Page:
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Day one of partial federal shutdown: Things go ‘from bad to worse’

The federal government started a partial shutdown through Christmas, escalating a showdown over $5 billion for a border wall between President Trump and Congressional Democrats. Hundreds of thousands of government employees were unable to work and the impacts will only get worse. Washington Post reporter Damian Paletta joins Megan Thompson from D.C. for the latest.

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  • MEGAN THOMPSON:

    For more on the shutdown, Washington Post reporter Damian Paletta joins us now from Washington, D.C.

    So, Damian, you've been keeping your eye on all the developments in Washington today. Can you just tell us what all has happened, and where do we stand now?

  • DAMIAN PALETTA:

    Sure. I mean, I think things have gone from bad to worse. We saw President Trump have lunch today with some hard line conservatives at the White House, people that really support his push to demand money for the border wall. Congressional leaders were on Capitol Hill but they made no real progress either. In fact, the Senate has adjourned until two days after Christmas. A number of federal agencies will be closed. We've already seen dozens of national parks closed today, and 380,000 federal workers, not to mention all the contractors and others, will be sent home without pay. Beginning Wednesday,

  • MEGAN THOMPSON:

    You mentioned that the Senate's adjourned until the 27th, but I mean how likely is it that we'll actually see this get resolved then? Or do you think that this might just continue until the Democrats take over the House in January?

  • DAMIAN PALETTA:

    It's increasingly starting to look like that. I mean once you get to the 27th, you're about a week away from Democrats taking control of the House of Representatives. Democrats feel like they're on very solid ground here in this impasse because President Trump said last week that he would own the shutdown, he would be proud to shut down the government. The Republicans have kind of changed their position multiple times leading into the shutdown. And so Nancy Pelosi in the House and Chuck Schumer in the Senate have been able to unify the Democratic Party to hold firm and oppose any money for the wall. So the Democrats feel like they're in good position and they can maybe wait this out another week.

  • MEGAN THOMPSON:

    Do you think that all of this political jockeying is kind of foreshadowing what we're gonna see when the new Congress comes into session?

  • DAMIAN PALETTA:

    Absolutely. It's a great question. I think both sides are kind of feeling each other out and neither side wants to give in. Nancy Pelosi, who's going to be the speaker of the House in January, needed to prove to her members, especially her new members, the New Democrats who were just elected, that she can stand up to President Trump and really hold the line. Similarly for Chuck Schumer, who will remain the Senate minority leader but who has a lot of power because Democrats can block legislation in the Senate. So with them working together, they really for the first time act as a big check on President Trump's authority. President Trump on the other hand feels like he has to take a tough position or Democrats will try to essentially take away all of his power. So there's a real showdown happening here and it could drag on for quite a while.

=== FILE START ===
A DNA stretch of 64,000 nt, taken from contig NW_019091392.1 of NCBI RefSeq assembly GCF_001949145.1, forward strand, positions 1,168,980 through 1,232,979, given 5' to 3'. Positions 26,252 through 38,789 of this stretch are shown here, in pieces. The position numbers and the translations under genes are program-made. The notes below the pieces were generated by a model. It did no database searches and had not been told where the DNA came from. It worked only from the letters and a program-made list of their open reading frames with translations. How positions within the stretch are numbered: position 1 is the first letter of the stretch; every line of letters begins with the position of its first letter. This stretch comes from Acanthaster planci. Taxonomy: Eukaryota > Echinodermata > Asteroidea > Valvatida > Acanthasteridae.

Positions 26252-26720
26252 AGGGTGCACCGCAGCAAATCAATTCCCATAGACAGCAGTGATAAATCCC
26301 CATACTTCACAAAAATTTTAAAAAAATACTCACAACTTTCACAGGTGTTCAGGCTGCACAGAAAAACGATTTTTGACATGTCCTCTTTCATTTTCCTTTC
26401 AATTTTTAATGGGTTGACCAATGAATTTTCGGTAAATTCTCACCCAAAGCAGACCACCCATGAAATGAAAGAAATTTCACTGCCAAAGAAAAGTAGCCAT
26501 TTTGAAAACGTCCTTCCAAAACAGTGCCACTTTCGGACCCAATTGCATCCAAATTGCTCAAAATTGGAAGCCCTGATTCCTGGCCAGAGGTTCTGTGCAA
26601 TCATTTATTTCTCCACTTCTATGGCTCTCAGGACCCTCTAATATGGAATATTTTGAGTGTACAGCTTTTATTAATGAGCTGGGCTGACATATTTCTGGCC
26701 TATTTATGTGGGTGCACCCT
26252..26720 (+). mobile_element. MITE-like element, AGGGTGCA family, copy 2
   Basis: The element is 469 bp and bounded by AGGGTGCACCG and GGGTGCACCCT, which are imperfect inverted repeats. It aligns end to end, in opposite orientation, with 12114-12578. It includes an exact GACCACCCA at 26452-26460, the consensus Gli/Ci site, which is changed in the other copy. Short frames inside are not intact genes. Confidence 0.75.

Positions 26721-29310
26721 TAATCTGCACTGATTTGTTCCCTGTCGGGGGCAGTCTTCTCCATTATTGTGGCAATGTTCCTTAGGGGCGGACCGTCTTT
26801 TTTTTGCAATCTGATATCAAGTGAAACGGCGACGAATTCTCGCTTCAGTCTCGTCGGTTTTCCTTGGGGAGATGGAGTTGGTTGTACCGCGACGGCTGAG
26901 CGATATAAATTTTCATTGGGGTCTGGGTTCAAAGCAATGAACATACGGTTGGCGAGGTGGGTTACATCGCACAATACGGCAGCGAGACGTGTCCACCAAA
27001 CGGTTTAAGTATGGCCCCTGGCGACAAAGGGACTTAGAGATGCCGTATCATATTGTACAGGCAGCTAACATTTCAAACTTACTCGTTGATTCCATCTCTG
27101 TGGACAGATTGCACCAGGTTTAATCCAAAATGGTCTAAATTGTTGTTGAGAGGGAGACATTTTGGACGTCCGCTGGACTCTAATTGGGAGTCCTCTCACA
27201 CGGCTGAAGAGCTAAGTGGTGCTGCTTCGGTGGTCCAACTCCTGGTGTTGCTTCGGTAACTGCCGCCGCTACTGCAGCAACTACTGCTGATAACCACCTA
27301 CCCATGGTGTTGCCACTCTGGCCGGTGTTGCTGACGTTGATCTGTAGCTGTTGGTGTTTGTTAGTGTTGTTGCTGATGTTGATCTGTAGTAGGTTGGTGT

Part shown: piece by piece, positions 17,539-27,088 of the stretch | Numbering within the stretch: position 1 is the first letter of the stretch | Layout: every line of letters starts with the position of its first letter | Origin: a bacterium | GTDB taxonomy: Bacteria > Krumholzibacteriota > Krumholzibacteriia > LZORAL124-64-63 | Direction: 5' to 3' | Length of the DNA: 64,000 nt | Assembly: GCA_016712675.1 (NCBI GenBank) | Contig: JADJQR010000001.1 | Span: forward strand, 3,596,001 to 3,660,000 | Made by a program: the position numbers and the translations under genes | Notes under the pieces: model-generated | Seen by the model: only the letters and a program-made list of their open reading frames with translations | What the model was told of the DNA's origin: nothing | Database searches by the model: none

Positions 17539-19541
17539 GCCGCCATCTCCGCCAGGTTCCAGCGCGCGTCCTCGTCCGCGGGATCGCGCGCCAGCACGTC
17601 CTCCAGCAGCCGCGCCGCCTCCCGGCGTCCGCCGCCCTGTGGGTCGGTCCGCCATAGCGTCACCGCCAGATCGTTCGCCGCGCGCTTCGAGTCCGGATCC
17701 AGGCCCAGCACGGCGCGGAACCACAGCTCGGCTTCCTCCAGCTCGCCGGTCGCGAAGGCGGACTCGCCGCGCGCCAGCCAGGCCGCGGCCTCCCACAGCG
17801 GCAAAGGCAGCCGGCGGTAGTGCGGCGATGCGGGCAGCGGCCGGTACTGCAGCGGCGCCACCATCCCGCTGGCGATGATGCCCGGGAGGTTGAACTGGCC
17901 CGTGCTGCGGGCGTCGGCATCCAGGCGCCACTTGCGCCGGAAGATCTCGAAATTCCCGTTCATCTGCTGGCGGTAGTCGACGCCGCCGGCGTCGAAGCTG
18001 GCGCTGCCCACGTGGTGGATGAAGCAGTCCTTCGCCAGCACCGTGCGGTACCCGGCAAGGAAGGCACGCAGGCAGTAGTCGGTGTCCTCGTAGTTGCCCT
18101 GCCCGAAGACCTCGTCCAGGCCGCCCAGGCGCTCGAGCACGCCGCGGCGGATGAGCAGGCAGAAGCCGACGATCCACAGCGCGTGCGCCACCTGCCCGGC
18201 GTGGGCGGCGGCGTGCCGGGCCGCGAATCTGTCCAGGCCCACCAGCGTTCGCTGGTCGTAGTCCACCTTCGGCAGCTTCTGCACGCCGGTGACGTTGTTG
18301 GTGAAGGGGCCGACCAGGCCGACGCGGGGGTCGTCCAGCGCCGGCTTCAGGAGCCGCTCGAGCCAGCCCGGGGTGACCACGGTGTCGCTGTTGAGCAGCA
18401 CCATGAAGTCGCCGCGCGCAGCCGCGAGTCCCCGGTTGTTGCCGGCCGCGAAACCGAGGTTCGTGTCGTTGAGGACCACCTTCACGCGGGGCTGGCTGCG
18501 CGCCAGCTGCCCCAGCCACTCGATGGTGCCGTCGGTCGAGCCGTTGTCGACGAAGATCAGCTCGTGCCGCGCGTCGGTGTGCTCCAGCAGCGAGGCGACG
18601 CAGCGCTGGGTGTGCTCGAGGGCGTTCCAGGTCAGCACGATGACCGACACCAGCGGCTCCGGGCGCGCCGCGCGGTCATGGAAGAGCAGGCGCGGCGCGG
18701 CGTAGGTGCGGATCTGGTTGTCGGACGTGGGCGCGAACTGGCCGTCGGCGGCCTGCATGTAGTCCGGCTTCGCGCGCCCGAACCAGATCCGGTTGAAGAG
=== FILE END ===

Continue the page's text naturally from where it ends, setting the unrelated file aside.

• MEGAN THOMPSON:

    So for the next few days, when the government is definitely going to be shut down, what kinds of things are we going to see? How is it going to affect people?

  • DAMIAN PALETTA:

    We saw many, many national parks today were closed. The Gateway Arch in St. Louis where I'm originally from was closed. Many other parks closed their doors around the country, even in Puerto Rico. They were closed. You know that's obviously inconvenient and hurts a lot of people who have businesses maybe connected to those national parks. I think Wednesday and Thursday we're going to start seeing the real impact on a lot of federal workers. Like I mentioned 380,000 federal workers will be sent home indefinitely without pay. Another 400,000 workers will continue to go to their jobs but they will not be paid until this is resolved. It's also important to keep in mind this is just a handful, multiple federal agencies but not all federal agencies will be impacted. The Pentagon is not impacted but the Department of Homeland Security is impacted. So it could have kind of an uneven impact but it will definitely be felt by many people.

  • MEGAN THOMPSON:

    All right. Damian Paletta of the Washington Post, thank you so much for joining us.

  • DAMIAN PALETTA:

    My pleasure, thank you.

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